Dad. Assistant City Manager. Surviving.

Category: Professional Page 2 of 3

Google Opens More Public Data

Google Public Data Explorer now has census data and state government finance data.

Twitter Helps Cory Booker Dig Out His Residents

I am a little late on this, but I wanted to point out a great public interest/public administration/politics piece.

During the most recent snow storm on the East Coast, Mayor Cory Booker of Newark, New Jersey, patrolled the streets using Twitter to direct snow plows and city workers, and even shoveled out residents and cars himself.  The Twitter Blog has a great piece on Booker’s heroic efforts and it links to stories at several major news outlets.

You can follow Mayor Booker (@CoryBooker) on Twitter yourself.

These are the accomplishments we public servants can achieve with the help of social networking and social media.  These are the types of things I want to do in public service, and services like Facebook and Twitter can help us all improve our communities.

John’s Motto for City Management

Dr. John Nalbandian imparted these words on a soon-to-graduate class of future city managers:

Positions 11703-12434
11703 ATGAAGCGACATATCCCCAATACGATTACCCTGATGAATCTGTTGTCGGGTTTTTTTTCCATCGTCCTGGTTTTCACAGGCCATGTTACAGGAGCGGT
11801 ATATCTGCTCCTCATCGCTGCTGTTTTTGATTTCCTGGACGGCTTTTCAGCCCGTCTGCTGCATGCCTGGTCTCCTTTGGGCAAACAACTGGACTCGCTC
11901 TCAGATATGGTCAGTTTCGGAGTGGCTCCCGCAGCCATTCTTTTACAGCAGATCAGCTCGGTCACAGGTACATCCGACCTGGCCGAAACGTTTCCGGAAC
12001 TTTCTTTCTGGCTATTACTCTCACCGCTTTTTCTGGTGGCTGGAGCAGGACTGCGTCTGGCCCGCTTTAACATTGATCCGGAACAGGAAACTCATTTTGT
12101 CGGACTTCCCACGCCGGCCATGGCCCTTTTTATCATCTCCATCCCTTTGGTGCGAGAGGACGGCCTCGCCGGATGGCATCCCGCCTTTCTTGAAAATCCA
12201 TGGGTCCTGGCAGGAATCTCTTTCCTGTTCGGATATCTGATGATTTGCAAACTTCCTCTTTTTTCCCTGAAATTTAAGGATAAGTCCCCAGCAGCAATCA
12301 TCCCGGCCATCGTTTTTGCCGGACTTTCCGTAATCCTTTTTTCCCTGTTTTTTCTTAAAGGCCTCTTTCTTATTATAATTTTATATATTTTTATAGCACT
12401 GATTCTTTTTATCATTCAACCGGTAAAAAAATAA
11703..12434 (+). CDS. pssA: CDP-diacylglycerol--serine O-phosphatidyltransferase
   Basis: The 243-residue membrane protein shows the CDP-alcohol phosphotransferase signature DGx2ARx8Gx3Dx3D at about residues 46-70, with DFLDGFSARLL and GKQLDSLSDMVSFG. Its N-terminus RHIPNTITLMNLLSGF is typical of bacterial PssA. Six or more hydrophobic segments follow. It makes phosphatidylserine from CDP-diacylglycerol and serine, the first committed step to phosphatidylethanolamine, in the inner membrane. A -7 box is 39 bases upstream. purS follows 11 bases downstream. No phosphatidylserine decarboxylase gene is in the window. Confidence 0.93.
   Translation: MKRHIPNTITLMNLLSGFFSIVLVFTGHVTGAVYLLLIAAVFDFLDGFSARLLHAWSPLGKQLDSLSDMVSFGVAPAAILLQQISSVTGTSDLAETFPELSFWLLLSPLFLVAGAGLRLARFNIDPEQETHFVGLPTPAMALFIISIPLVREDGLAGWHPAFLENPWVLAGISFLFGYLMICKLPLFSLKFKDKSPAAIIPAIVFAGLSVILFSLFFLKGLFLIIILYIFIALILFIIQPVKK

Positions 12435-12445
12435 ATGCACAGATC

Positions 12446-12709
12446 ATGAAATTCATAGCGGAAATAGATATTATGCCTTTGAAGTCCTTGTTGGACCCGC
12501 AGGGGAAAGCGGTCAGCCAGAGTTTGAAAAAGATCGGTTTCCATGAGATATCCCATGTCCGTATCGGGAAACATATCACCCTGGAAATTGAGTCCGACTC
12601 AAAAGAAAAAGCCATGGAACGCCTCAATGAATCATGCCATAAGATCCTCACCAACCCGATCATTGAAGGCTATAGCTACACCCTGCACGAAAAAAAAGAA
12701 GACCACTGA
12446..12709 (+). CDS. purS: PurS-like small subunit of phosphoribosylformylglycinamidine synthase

Honor the past, capture the present, and shape the future.

That is how I hope to impact cities and counties during my career. Thank you, Professor Nalbandian.

The Purpose of a City

The Georgia Municipal Association posted a great article from Otis White on the purpose of a city:

Cities exist to create citizens. Not to generate economic gains (they do, but as a byproduct), or provide a home to the arts, entertainment or learning (again, byproducts), and certainly not to support a government (it’s a means to an end). I would argue that the real purpose of cities is to create a group of people who will take responsibility for their community. And it’s this willingness to accept responsibility that is the difference between a resident and a citizen.

I think we in government (and our residents) forget the ultimate purpose of what we do, which (for me) is to solve common problems that a single individual cannot solve on his or her own.  Things like roads, libraries, building codes, and public safety.  To do these things, citizens (not residents) formed collectives.  We need to continue to reinvigorate our populations and create citizens who get back in the habit of looking out for the greater good and who help create a better place to live.

I don’t know if it is the responsibility of city managers or elected officials to create citizens.  But we all need to do more.

I’m adding ‘creating citizens’ to my own mission in local government.

Younger Employees are Important

Just one more reason why younger people in government (or any field, really) are important: